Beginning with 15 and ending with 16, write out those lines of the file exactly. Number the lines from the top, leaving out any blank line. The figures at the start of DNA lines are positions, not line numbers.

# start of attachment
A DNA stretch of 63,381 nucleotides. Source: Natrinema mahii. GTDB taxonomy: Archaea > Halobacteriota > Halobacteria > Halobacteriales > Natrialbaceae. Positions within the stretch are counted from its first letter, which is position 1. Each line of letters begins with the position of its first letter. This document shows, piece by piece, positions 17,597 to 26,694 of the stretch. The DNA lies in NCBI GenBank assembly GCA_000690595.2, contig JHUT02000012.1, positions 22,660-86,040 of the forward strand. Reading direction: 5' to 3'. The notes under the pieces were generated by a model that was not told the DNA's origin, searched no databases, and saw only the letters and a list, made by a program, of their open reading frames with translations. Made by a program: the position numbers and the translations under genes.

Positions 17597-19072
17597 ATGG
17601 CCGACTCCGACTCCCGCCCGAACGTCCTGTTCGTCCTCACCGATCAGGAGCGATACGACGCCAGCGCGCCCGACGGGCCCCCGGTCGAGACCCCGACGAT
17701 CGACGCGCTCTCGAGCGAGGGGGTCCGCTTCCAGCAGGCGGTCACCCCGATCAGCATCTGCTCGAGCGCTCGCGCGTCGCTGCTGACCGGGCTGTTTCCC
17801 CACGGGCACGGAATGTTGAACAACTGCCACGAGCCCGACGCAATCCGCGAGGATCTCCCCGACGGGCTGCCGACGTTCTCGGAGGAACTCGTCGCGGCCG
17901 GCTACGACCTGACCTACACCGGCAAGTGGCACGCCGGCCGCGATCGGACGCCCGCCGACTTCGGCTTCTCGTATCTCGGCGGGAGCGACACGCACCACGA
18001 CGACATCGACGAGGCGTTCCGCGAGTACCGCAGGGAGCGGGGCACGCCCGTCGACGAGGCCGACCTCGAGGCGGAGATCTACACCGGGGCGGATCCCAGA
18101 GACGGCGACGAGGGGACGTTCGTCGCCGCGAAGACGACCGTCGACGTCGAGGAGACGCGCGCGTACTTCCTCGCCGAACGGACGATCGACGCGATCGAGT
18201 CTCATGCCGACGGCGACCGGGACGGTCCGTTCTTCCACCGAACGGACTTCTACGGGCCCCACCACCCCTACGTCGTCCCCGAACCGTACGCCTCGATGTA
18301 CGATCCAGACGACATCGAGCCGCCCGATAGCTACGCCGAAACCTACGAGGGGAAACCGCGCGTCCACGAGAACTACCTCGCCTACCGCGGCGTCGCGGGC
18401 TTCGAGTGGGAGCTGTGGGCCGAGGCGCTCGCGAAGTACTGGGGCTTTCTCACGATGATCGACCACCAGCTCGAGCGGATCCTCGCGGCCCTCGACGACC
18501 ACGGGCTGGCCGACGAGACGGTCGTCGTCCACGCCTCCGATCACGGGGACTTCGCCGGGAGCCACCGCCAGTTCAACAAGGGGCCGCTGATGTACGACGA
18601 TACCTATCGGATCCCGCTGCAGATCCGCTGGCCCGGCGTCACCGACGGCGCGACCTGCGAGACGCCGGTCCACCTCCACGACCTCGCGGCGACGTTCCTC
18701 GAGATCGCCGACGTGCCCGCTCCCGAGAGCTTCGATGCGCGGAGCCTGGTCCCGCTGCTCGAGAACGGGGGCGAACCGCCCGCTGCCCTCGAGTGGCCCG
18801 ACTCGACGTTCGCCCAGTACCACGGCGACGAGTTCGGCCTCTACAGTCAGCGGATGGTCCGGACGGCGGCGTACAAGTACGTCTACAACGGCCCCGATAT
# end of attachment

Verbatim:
18701 GAGATCGCCGACGTGCCCGCTCCCGAGAGCTTCGATGCGCGGAGCCTGGTCCCGCTGCTCGAGAACGGGGGCGAACCGCCCGCTGCCCTCGAGTGGCCCG
18801 ACTCGACGTTCGCCCAGTACCACGGCGACGAGTTCGGCCTCTACAGTCAGCGGATGGTCCGGACGGCGGCGTACAAGTACGTCTACAACGGCCCCGATAT